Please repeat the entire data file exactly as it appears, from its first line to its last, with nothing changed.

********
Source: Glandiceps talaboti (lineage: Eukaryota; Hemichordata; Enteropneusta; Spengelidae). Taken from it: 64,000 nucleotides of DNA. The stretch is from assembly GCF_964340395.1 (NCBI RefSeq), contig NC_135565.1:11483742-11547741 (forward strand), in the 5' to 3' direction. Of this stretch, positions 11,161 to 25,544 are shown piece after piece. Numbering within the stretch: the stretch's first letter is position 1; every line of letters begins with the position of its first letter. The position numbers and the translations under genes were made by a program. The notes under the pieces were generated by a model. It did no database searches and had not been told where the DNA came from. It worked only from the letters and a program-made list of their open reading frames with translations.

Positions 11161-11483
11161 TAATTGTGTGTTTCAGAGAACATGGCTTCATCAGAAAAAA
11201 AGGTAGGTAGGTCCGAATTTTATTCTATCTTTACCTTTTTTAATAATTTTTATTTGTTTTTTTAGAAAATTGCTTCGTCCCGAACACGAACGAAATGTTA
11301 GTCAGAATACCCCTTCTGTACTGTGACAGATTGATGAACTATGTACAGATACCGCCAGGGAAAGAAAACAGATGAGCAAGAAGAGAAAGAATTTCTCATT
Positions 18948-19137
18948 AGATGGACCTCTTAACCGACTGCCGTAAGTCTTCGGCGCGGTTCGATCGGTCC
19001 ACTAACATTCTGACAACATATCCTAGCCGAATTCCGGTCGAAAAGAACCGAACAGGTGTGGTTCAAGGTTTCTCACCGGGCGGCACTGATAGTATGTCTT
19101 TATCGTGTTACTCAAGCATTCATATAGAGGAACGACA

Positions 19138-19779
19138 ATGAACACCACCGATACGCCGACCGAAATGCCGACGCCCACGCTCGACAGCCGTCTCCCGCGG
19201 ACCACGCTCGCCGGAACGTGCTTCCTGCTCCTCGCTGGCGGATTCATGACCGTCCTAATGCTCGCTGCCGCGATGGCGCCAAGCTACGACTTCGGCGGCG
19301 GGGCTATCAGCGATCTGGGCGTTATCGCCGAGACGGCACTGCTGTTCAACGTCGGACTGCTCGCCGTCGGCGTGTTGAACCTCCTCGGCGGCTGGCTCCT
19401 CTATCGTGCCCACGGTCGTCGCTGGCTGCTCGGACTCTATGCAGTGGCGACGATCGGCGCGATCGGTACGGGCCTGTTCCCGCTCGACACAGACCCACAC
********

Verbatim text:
Source: Glandiceps talaboti (lineage: Eukaryota; Hemichordata; Enteropneusta; Spengelidae). Taken from it: 64,000 nucleotides of DNA. The stretch is from assembly GCF_964340395.1 (NCBI RefSeq), contig NC_135565.1:11483742-11547741 (forward strand), in the 5' to 3' direction. Of this stretch, positions 11,161 to 25,544 are shown piece after piece. Numbering within the stretch: the stretch's first letter is position 1; every line of letters begins with the position of its first letter. The position numbers and the translations under genes were made by a program. The notes under the pieces were generated by a model. It did no database searches and had not been told where the DNA came from. It worked only from the letters and a program-made list of their open reading frames with translations.

Positions 11161-11483
11161 TAATTGTGTGTTTCAGAGAACATGGCTTCATCAGAAAAAA
11201 AGGTAGGTAGGTCCGAATTTTATTCTATCTTTACCTTTTTTAATAATTTTTATTTGTTTTTTTAGAAAATTGCTTCGTCCCGAACACGAACGAAATGTTA
11301 GTCAGAATACCCCTTCTGTACTGTGACAGATTGATGAACTATGTACAGATACCGCCAGGGAAAGAAAACAGATGAGCAAGAAGAGAAAGAATTTCTCATT
Positions 18948-19137
18948 AGATGGACCTCTTAACCGACTGCCGTAAGTCTTCGGCGCGGTTCGATCGGTCC
19001 ACTAACATTCTGACAACATATCCTAGCCGAATTCCGGTCGAAAAGAACCGAACAGGTGTGGTTCAAGGTTTCTCACCGGGCGGCACTGATAGTATGTCTT
19101 TATCGTGTTACTCAAGCATTCATATAGAGGAACGACA

Positions 19138-19779
19138 ATGAACACCACCGATACGCCGACCGAAATGCCGACGCCCACGCTCGACAGCCGTCTCCCGCGG
19201 ACCACGCTCGCCGGAACGTGCTTCCTGCTCCTCGCTGGCGGATTCATGACCGTCCTAATGCTCGCTGCCGCGATGGCGCCAAGCTACGACTTCGGCGGCG
19301 GGGCTATCAGCGATCTGGGCGTTATCGCCGAGACGGCACTGCTGTTCAACGTCGGACTGCTCGCCGTCGGCGTGTTGAACCTCCTCGGCGGCTGGCTCCT
19401 CTATCGTGCCCACGGTCGTCGCTGGCTGCTCGGACTCTATGCAGTGGCGACGATCGGCGCGATCGGTACGGGCCTGTTCCCGCTCGACACAGACCCACAC